You should select General Items if mixed file types are located in the folder, for instance if you have documents, executable files and music in that folder. If you have only one type of files in that folder, you should select the appropriate type if available, for instance videos if the folder contains only video files. You can alternatively move files out of the folder that do not belong there, for instance a single video file if all other files are mp3 files.

optimize folder for windows

Select the new optimization option and click on Ok afterwards. Access the folder in Windows Explorer to see if the change got rid of the lags that you experienced when opening the folder. You may also want to test to see if the General optimization option fixes the issue, regardless of files in the folder.

Malware on the system is another possibility. I suggest you run different security applications to check your system for malware that your standard antivirus solution might have missed. Here are a few suggestions: AVG Free, Avast or Microsoft Security Essentials.

Indexing is another area that you may want to investigate. Click the start orb and enter indexing in the start menu search form. This opens the Indexing Options that highlight all folders that are included in the indexing. Check if your folder or the drive your folder is located on is listed there. If it is remove if, unless you need to be able to search the files of that folder regularly. Even if you do, I suggest you disable indexing temporarily to see if it resolves the slow folder issues.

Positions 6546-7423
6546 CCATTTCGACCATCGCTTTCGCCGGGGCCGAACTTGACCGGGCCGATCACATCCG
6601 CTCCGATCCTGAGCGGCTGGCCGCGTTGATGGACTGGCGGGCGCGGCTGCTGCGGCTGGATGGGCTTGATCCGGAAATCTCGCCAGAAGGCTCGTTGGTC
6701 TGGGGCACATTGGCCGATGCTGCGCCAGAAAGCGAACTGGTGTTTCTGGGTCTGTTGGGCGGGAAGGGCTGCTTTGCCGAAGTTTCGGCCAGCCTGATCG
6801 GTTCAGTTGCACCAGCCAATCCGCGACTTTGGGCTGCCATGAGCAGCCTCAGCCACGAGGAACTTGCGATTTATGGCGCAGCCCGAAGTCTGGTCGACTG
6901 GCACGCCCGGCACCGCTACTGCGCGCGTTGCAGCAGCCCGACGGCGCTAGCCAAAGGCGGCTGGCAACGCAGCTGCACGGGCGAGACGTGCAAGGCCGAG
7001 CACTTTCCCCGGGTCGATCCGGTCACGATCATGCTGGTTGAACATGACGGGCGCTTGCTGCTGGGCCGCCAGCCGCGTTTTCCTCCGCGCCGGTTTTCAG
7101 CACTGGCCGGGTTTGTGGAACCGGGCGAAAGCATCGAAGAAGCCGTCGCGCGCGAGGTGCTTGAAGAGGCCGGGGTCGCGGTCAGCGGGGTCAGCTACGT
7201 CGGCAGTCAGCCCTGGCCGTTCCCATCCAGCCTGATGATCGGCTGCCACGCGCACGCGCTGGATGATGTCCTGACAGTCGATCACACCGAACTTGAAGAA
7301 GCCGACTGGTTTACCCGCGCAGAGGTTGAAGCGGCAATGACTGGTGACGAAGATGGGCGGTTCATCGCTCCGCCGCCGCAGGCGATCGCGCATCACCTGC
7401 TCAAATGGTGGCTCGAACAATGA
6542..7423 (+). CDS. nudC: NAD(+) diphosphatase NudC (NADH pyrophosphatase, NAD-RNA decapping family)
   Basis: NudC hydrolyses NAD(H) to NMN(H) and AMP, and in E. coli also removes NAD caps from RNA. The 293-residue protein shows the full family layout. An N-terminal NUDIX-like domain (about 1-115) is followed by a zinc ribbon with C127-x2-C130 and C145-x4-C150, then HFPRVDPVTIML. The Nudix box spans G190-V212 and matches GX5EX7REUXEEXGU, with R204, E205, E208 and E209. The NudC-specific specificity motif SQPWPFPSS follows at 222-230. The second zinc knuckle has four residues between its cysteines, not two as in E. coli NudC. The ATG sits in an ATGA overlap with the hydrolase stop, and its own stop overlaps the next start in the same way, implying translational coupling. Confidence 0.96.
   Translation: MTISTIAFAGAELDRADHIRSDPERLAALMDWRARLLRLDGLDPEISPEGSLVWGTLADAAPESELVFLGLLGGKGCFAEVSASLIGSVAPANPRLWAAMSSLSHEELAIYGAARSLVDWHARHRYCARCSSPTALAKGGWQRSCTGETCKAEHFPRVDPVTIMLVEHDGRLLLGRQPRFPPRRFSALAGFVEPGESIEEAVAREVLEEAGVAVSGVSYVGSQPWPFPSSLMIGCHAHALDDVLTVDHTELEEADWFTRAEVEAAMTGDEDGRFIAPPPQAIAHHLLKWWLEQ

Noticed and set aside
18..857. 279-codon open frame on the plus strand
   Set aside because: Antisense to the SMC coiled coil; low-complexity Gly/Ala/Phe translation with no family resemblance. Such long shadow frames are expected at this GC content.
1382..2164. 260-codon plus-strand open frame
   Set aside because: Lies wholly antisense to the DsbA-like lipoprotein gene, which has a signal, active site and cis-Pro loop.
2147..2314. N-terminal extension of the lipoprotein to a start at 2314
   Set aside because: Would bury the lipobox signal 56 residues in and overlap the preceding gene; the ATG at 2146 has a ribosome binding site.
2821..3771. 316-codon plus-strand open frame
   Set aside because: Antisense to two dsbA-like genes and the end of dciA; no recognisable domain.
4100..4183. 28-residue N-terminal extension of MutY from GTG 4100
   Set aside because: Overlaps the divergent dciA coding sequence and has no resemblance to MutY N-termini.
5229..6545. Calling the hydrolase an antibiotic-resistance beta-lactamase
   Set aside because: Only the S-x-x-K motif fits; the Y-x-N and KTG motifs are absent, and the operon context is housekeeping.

You can disable indexing completely under Windows Services. Press Windows-r, type services.msc and hit enter. Locate Windows Search in the list of services, right-click it and select properties from the context menu. Select disabled as the startup type and click OK. This disables indexing for all drives on the computer.

Closing Words

Anything that we missed? Let us know in the comments.

How To Fix Slow Folders In Windows Explorer
Article Name
How To Fix Slow Folders In Windows Explorer
The guide provides you with troubleshooting information that fix slow folder loading issues on systems running the Windows operating system.
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  1. Robert McKenzie said on December 18, 2021 at 11:35 pm

    There is one other thing that will help if Customise a folder does not work, go to Properties of the disk/drive on which the issue is occurring, Customise as for the folder but in addition select “Also apply this template to all subfolders”

  2. Noah said on September 9, 2018 at 11:03 pm

    Disabling the indexing helped me out. Thanks.
    Noah – Uganda

  3. William said on November 19, 2017 at 9:59 pm

    Thanks for this.

    I’m writing a bunch of code to use in a music software. The parent folder I was keeping everything in was being incredibly slow for some reason. I lost my patience when I renamed a folder a few times, and Windows Explorer took at least 10 seconds to respond each time.

    I found this article, and realized that that parent folder was optimized for music files. I obviously switched it to general items, and now it’s working ‘lightning fast’. But it probably just seems fast after I got used to it being slow, lol